British Foreign Secretary Philip Hammond met with the Crown Prince of Bahrain earlier this week. He was there to discuss their “shared regional and strategic goals” and “reaffirm the UK’s commitment” to strengthening their ties with the Gulf monarchy.
Just a day earlier, a Bahraini court had extended the detention of one of the country’s most prominent human rights activists, Nabeel Rajab, for another two weeks. His alleged crime? Tweeting about torture and the war in Yemen.
Hammond has previously told the House of Commons that Bahrain, a long-standing ally and former protectorate of the UK, is “a country which is travelling in the right direction” and “making significant reform”. Last April, the Foreign Office even went as far as to predict that the country’s “overall trajectory on human rights will be positive” due to the “judicial and security sector” reforms being implemented. Delighted by the assessment, pro-government media in Bahrain repeated the Foreign Office’s claims with approval.
A year later, Amnesty International have published a report which points to a much bleaker picture of Bahrain’s alleged progress in implementing reform. Their research finds that, contrary to the Foreign Office’s predictions, “the human rights situation today remains dire and little has changed in practise”. Reforms have “so far proved inadequate” and have had “little impact” on the ground. “Torture remains rife”, “repression is widespread”, and impunity has been “entrenched”, rather than challenged, by the “inadequate investigations” led by state institutions set up apparently to bring greater accountability to Bahrain’s allegedly highly abusive security forces.
A case in point is the sentencing to death in February of three Shi’ite men accused of involvement in a bombing which killed three police officers in March 2014. Two of the defendants claim to have been forced to confess under torture, the details of which, as documented by both Amnesty and Bahraini human rights groups, are horrifying.
Abbas al-Samea, a 25-year-old teacher, says he was taken from room to room in Bahrain’s notorious Criminal Investigations Directorate (CID) where he was sexually assaulted, burnt with cigarettes and given electric shocks on his genitals. Sami Mushaima, also detained at the CID, says he was punched in the mouth until he lost his front teeth, beaten all over his body and anally raped with an unknown object. Along with their co-defendant Ali Abdulshaheed al-Singace, both men were later found guilty in a trial which was widely condemned as unfair by human rights organisations.
According to Amnesty, the use of torture in cases like this “appears to be systematic”. Women and children are not exempt either. In November last year, at least thirteen women were arrested and allegedly tortured for organizing a public referendum in the run-up to parliamentary elections which were boycotted by the opposition. Around six months prior to that, Rayhana al-Mousawi was sentenced to five years in prison on charges which she confessed to after allegedly being beaten, stripped naked and threatened with rape and electric shocks. Even children as young as thirteen have reportedly been tortured on a “routine basis” to extract forced confessions.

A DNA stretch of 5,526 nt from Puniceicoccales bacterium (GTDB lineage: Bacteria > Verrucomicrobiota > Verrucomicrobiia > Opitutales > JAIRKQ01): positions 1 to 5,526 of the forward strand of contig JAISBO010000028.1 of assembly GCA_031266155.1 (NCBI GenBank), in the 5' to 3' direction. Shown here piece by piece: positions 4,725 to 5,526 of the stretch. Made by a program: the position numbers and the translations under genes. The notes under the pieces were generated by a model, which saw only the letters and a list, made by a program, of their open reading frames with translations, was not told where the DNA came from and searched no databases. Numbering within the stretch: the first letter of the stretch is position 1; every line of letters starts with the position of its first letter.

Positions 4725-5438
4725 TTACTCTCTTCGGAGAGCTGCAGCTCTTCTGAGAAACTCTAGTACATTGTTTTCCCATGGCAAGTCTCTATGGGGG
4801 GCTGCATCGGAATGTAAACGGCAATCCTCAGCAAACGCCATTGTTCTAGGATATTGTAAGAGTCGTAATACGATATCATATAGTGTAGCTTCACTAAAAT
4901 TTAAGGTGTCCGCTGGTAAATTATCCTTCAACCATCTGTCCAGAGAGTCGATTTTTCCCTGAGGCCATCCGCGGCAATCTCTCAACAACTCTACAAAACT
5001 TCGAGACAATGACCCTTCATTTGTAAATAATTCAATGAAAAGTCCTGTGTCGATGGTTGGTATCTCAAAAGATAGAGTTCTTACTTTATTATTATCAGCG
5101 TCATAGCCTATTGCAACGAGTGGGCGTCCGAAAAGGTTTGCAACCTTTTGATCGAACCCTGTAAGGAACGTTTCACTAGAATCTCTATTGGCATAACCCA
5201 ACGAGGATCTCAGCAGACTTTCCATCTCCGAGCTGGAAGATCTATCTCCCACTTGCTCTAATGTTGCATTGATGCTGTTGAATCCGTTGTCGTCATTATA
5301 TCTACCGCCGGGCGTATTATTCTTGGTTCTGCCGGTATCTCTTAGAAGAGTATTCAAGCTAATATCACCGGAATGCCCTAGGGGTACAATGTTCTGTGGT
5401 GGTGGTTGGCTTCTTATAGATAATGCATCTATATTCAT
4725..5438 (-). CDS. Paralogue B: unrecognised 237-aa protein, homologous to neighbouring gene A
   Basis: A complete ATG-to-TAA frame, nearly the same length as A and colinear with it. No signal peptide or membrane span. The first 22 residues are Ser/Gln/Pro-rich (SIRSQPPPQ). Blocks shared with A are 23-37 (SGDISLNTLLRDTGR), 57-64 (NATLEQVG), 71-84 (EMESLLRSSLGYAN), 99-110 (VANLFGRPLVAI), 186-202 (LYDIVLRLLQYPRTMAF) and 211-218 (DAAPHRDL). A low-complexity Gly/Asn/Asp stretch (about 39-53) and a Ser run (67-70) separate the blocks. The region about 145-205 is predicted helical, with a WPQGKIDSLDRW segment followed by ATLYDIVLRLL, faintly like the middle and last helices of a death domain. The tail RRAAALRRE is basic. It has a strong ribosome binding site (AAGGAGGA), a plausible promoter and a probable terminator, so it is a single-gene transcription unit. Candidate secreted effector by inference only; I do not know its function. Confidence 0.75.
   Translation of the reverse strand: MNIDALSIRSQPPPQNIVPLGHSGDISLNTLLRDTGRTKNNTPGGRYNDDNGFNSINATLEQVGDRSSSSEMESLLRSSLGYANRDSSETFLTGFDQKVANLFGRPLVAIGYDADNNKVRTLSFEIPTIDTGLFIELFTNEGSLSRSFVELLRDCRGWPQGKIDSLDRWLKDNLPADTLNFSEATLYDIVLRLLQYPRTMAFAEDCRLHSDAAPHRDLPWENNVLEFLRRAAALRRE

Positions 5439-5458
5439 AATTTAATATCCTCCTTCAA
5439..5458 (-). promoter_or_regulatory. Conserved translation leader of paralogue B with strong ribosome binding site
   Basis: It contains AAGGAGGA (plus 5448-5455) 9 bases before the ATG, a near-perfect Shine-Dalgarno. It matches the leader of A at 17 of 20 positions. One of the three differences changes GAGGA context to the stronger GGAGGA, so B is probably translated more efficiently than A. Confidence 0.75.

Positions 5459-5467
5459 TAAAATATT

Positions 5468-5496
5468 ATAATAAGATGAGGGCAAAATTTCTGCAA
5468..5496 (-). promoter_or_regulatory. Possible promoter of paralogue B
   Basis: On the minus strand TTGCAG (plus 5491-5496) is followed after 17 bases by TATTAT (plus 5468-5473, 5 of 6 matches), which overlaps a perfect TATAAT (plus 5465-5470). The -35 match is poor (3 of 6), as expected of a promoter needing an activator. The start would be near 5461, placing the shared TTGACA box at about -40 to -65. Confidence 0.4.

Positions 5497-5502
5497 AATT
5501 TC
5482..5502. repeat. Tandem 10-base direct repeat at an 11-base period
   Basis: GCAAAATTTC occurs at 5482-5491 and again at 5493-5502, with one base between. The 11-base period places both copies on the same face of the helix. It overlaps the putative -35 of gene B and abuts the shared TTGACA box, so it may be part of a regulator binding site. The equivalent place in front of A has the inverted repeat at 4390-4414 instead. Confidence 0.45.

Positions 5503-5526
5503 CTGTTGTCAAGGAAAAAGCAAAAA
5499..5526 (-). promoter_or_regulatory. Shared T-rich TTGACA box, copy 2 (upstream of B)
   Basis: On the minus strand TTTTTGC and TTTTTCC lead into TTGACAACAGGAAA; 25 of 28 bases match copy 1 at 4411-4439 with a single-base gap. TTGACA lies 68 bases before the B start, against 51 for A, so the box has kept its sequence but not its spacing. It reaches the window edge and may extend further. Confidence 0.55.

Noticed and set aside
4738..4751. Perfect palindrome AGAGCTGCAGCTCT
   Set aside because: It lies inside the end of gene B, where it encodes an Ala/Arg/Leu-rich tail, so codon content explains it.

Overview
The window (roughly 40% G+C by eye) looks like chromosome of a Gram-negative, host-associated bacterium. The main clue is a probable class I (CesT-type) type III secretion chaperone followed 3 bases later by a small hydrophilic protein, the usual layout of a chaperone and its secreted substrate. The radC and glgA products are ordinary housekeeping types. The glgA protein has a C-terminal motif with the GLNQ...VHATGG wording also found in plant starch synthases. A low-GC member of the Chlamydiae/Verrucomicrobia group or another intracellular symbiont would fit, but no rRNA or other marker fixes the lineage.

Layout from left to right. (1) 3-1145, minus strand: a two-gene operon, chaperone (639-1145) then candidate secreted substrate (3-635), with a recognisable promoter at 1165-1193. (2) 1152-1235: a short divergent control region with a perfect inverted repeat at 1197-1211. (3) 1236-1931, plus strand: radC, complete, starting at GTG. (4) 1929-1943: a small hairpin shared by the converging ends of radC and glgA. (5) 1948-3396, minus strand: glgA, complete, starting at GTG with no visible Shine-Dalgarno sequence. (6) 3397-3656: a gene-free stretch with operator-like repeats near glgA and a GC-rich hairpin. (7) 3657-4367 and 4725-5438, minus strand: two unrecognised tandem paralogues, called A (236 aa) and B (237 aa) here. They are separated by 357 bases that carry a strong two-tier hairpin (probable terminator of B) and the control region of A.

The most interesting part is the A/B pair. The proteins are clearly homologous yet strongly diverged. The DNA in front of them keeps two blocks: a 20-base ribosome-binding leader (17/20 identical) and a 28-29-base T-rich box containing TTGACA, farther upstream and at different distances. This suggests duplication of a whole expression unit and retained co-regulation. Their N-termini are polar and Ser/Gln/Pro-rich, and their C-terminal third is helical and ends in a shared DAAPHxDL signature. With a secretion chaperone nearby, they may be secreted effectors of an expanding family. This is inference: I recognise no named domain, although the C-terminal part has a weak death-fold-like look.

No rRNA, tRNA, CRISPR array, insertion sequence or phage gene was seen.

Under the reforms initiated by the government in response to the Bahrain Independent Commission of Inquiry (BICI), alleged abuses like these were supposed to have been stamped out and the officers responsible brought to justice. Amnesty’s report, however, finds that the institutions set up to do this are “not sufficiently independent, impartial or transparent” and have “largely failed to have a significant impact” on the ground.
The Special Investigations Unit (SIU), for example, was established by the Bahraini government in 2012 to “determine the criminal liability of government officials” responsible for abuses. Yet according to Amnesty, their investigations have “resulted in relatively few cases of alleged human rights violations being referred for trial, and most that have gone to trial have resulted in acquittals or...the imposition of lenient sentences that failed to reflect the gravity of the case.”
Judicial reform – cited by the Foreign Office as evidence of Bahrain’s improving human rights record – has seemingly also had little impact in practise, with Human Rights Watch (HRW) concluding last year that “Bahrain’s problem is not a dysfunctional justice system, but rather a highly functional injustice system. “ HRW’s UK director David Mepham has since dismissed the Foreign Office’s claims of judicial reform as “unfounded” and said “there is simply no basis” for its assertion that Bahrain’s “trajectory on human rights will be positive”.
If anything, the human rights situation is getting worse. In the last five months, several of the country’s most prominent human rights activists – including Nabeel Rajab, Zainab al-Khawaja and Maryam al-Khawaja - have been sentenced to jail. Sheikh Ali Salman, the leader of the country’s largest opposition movement al-Wefaq, has also been put on trial for allegedly inciting regime change.
The space for political opposition is Bahrain is thus disappearing quickly. According to the democracy-monitoring NGO Freedom House, the level of freedom in the country has declined year on year since the reform process began. In view of the available evidence, HRW’s deputy Middle East and North Africa director Joe Stork concludes that “it’s difficult to see how anyone could claim with a straight face that Bahrain is on the path to reform. Unfortunately”, he says, “Bahrain’s allies in the West, in particular the UK, have become adept at seeing only what they wish to see.”
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